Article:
“It costs money to do business,” Jacob said.
The county costs include staff salary and benefits, internal direct and indirect costs, and external overhead. Overhead costs include information technology and building expenses.
The building industry was split on the fee increases. Bob Stewart felt that the continuity of service merited the additional costs.
“The modest increases that are being asked for are reasonable,” he said.
Matthew Adams of the Building Industry Association noted that San Diego’s building industry has lost approximately 20,000 jobs.
“Our industry at this point is on life support,” he said. “Every little cost increase, whether you think it’s substantial or not, is one impediment to reviving this industry.”
Past fee increases have often been passed on to homebuyers.
“At this point, the market just can’t absorb additional economic impacts,” Adams said. “What needs to happen is to stimulate new home construction.”
The building permit fee for a single-family dwelling or duplex up to 2,000 square feet will increase from $3,413 to $3,558 for the 2008-09 portion of the increase and $3,722 for 2009-10. A single-family dwelling unit or duplex of 2,001 to 4,000 square feet will see an increase from $3,896 to $4,064 for the 2008-09 portion and $4,250 for 2009-10.
The fee for a single-family dwelling or duplex between 4,001 and 7,000 square feet increases from $4,515 to $4,711 and $4,927, while the current $5,655 fee for more than 7,000 square feet will be $5,906 and $6,175.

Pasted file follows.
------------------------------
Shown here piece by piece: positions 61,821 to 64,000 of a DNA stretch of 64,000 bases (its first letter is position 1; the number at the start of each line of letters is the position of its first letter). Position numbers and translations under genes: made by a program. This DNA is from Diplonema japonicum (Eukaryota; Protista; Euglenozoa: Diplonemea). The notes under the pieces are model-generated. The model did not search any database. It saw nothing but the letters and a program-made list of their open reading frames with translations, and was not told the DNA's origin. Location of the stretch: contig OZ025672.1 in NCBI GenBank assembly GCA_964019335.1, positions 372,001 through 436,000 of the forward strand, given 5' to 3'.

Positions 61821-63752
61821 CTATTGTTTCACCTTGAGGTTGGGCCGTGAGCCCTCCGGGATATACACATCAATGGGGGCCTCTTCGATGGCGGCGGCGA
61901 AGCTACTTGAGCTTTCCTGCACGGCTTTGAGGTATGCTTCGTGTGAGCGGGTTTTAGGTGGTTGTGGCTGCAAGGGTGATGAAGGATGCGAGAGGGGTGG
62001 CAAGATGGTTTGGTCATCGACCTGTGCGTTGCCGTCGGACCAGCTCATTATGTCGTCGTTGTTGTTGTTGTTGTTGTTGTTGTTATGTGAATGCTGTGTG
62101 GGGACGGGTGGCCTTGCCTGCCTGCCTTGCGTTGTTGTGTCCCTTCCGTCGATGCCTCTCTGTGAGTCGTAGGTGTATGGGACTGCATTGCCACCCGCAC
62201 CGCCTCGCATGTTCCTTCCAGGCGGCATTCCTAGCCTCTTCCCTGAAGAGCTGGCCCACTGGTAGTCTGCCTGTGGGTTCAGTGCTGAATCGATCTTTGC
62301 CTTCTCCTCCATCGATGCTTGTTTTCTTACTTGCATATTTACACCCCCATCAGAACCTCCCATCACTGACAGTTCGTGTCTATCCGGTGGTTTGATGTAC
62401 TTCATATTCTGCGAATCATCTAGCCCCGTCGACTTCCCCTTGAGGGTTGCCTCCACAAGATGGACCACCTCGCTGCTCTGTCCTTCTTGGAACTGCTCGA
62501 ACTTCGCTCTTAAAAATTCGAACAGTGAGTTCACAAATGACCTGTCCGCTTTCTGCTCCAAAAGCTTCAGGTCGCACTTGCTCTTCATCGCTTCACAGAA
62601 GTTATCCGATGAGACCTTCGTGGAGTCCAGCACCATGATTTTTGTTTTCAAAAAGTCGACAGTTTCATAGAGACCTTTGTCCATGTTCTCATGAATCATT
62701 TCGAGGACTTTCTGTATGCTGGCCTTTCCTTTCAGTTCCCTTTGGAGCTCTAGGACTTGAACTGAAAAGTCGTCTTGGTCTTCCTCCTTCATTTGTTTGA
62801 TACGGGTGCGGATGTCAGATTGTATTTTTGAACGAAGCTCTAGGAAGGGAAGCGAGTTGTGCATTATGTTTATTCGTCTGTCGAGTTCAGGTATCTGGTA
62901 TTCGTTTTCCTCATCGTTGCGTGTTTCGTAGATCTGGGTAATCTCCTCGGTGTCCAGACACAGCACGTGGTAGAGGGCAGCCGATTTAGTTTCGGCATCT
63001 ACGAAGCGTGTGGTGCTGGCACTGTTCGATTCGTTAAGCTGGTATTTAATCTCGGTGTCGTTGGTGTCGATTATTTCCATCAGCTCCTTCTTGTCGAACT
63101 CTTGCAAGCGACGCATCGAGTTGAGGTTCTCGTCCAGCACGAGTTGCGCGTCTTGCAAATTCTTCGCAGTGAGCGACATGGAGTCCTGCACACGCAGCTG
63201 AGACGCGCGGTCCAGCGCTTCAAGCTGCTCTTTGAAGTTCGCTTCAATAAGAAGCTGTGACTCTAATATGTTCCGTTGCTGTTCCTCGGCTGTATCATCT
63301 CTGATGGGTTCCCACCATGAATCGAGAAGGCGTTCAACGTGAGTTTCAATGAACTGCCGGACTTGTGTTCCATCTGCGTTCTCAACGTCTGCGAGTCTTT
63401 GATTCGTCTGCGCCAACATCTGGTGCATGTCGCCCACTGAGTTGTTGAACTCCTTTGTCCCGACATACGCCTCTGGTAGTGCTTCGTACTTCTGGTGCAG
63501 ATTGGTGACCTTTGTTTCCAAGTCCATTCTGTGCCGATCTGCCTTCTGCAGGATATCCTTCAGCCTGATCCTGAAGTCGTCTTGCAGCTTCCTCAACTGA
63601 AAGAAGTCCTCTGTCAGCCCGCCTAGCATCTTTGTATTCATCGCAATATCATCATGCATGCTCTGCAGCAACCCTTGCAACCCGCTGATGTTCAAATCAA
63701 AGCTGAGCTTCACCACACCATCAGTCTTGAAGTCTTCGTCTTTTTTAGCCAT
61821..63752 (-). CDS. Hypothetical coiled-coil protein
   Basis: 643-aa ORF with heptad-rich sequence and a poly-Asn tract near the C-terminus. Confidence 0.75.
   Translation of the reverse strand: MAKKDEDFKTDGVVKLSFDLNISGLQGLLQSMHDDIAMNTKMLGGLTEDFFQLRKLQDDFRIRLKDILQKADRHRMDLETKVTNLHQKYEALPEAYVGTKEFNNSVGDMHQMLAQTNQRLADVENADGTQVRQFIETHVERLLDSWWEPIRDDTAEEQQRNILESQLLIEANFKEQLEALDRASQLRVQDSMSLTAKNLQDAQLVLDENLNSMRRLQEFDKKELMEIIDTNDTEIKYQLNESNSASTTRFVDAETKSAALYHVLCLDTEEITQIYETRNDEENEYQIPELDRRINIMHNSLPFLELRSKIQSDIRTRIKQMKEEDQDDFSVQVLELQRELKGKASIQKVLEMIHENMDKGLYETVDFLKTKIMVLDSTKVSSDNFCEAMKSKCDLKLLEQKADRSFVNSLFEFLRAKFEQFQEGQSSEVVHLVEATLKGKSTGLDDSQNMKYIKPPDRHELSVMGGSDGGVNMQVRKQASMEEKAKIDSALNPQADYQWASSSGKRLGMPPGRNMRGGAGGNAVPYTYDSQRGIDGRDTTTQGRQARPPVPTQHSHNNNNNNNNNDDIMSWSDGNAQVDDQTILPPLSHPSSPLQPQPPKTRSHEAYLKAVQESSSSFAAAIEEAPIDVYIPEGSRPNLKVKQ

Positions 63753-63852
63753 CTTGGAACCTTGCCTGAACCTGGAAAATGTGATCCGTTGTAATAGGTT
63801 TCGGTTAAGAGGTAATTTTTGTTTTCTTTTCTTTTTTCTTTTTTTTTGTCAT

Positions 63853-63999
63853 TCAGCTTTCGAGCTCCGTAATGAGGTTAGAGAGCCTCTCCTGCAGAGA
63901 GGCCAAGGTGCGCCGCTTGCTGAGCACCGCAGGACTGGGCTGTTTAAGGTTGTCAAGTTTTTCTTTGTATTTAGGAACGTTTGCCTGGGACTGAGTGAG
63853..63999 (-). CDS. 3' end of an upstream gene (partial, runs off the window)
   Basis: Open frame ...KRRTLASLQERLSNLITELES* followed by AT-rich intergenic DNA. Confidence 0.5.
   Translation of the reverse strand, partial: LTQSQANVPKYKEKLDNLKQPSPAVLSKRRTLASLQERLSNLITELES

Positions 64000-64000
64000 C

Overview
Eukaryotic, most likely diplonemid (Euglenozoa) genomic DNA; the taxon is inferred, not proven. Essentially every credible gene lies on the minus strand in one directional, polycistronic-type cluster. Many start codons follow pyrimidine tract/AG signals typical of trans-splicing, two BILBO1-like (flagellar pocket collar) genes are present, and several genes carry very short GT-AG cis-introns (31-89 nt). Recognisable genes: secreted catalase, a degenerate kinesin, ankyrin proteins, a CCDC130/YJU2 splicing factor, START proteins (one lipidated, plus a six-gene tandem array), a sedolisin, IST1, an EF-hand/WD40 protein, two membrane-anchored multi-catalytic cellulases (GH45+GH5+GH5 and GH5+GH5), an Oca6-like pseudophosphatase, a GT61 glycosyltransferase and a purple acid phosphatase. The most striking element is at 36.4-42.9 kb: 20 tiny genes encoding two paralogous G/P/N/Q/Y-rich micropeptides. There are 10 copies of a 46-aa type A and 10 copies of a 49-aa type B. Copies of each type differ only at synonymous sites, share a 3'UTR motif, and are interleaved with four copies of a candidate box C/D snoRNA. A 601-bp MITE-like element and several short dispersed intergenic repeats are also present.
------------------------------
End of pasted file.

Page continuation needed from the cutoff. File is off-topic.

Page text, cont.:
The $678 fee for a swimming pool or spa will go to $700 for that part of 2008-09 and $735 for 2009-10 while the $2,592 fee for a cabana will increase, respectively, to $2,708 and $2,830.
The permit cost for a major remodel with no square footage addition will increase from $2,485 to $2,596 and $2,714. Additions of up to 100 square feet for a single family dwelling or duplex will have the $909 fee increased to $939 and $985.
The fee for additions to a single family dwelling unit or duplex more than 100 square feet but simple enough for an over-the-counter review will increase from $1,415 to $1,466 and $1,536 while the $2,772 fee for such additions requiring submittal of a plan check will increase to $2,893 and $3,025.
“We’re the only business I know of that raises its price when it can’t sell its product,” Horn said. “This is only the beginning of what we’re going to see.”
One new fee — for the post-approval annual report of a resource management plan — was added. The initial cost will be $170 and the fee will increase to $180 in Fiscal Year 2009-10. Two deposits were added, one for pre-application project review for minor projects and one for condition satisfaction review and mitigation monitoring compliance for large projects with numerous conditions.
Gibson told the supervisors that without the increases the staff cuts would increase wait times from approximately 25 minutes to approximately 45 minutes while increasing residential plan processing from three to seven weeks and commercial processing from five to nine weeks.
“I wish we could just simply ignore this. However, we ignore it at our own peril,” Slater-Price said.